Anthony Nolan Ride London-Surrey 100 training day


This is a synopsis of the talk i gave to a most excellent group of people at the Anthony Nolan offices in ‘appy ‘ampstead in London this afternoon! It was great to see you all!!

There are a few common cycling injuries, which include lower back pain, neck and shoulder pain, wrist and hand pain (handlebar palsy), hamstring pain, and knee pain.

Bike Fit …… Most of these injuries can be cured, or at least helped by making sure the fit of your bike is as good as possible.

Body Imbalance…… Our bodies are naturally left or right side dominant, and therefore we have a strong and a weak side, a flexible and a stiff side, and a twist that runs through our bodies clockwise or anticlockwise determined in part to whether we are left or right handed.

The relevance of this is that when we are stretching our muscles, we should always aim to stretch the tighter side for twice as long as the looser side. So if our left calf muscles is tighter than our right, we will stretch the left calf for longer than the right. This way we will end up with muscles of equal length each side, and a healthier biomechanical symmetry.

Also, if you are someone who works out in the gym, then you need to ensure that you are doing more reps on the side of the weaker muscle with each exercise, so as to bring the muscles into equal balance.

At this point it is worth mentioning that everyone who is doing any type of race should get themselves checked out by a good sports osteopath or physiotherapist to make sure that their bodies are as symmetrical as possible in terms of joints and ligaments, especially in the pelvic area.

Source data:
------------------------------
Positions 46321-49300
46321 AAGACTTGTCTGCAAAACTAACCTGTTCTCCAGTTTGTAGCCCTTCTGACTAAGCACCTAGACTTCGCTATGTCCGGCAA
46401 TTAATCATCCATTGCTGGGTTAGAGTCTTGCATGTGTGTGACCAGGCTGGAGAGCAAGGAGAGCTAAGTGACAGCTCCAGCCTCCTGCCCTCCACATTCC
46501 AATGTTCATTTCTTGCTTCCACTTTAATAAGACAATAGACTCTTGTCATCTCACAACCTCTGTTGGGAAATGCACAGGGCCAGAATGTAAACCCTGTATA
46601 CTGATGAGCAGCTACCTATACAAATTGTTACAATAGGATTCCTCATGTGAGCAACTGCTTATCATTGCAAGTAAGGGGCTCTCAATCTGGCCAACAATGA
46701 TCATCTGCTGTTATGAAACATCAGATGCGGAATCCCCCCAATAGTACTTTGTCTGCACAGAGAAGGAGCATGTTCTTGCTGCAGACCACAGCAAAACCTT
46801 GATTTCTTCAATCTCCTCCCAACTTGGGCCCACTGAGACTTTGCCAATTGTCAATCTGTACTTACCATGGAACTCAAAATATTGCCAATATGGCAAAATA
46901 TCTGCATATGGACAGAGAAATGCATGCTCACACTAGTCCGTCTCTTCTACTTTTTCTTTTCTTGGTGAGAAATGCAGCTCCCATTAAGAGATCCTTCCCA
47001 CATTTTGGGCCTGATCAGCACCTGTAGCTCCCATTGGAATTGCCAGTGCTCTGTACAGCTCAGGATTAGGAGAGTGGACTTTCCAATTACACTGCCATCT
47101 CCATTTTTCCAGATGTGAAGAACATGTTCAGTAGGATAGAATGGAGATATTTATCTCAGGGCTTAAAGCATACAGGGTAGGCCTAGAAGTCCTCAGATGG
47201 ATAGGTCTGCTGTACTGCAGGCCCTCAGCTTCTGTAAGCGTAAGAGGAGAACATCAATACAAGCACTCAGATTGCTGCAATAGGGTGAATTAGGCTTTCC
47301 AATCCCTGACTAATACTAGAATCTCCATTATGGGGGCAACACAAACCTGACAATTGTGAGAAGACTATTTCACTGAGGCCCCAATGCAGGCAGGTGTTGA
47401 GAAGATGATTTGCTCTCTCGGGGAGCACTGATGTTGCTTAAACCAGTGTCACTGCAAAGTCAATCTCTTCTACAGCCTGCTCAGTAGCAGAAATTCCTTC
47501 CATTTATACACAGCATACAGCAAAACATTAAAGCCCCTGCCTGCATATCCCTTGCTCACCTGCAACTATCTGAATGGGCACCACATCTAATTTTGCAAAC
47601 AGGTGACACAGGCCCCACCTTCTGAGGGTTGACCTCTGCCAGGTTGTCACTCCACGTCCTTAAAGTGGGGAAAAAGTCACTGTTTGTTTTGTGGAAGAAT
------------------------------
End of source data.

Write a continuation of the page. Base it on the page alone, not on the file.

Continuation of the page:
Sitting Posture….. When you are sitting on your road bike you will of course be bent forward at the hips so that you can reach the handlebars. This is often a position that can give one back pain, and can also slightly destabilise the bike at speed, as the back is not braced and can twist from side to side following the movements of the hips and legs, leading to pain, and also dangerous wobbling. The answer to this is to tuck your tummy in just below the navel, a feeling of bringing your navel closer to your spine. This will give you a much more stable and powerful posture, and does not allow the lower back to twist or the bike to wobble with the movement of the legs.

Head and Shoulders….. We usually hunch our shoulders when we ride, because it feels like this gives us more stability and strength. Sadly it does the opposite, muscles become weak and the cyclist can lose stability. As a rule, it is wise to drop your shoulders down and perhaps even slightly forward, and feel as if your neck is lengthening by a few inches.

Holding the handlebars….. on a long ride i always feel it is best to spend the majority of our time on the top of the handlebars, with the hands on top of the brake levers. This gives the most obviously comfortable position for long periods. However it is certain that we should vary the way we hold the handlebars, using the drop section,and also the centre of the bars near the stem. Variety helps to reduce injury.

Stretches…..The following link has a good selection of important stretches for the cyclist. It is worth doing all of these at least directly after cycling, and if possible another time during the day.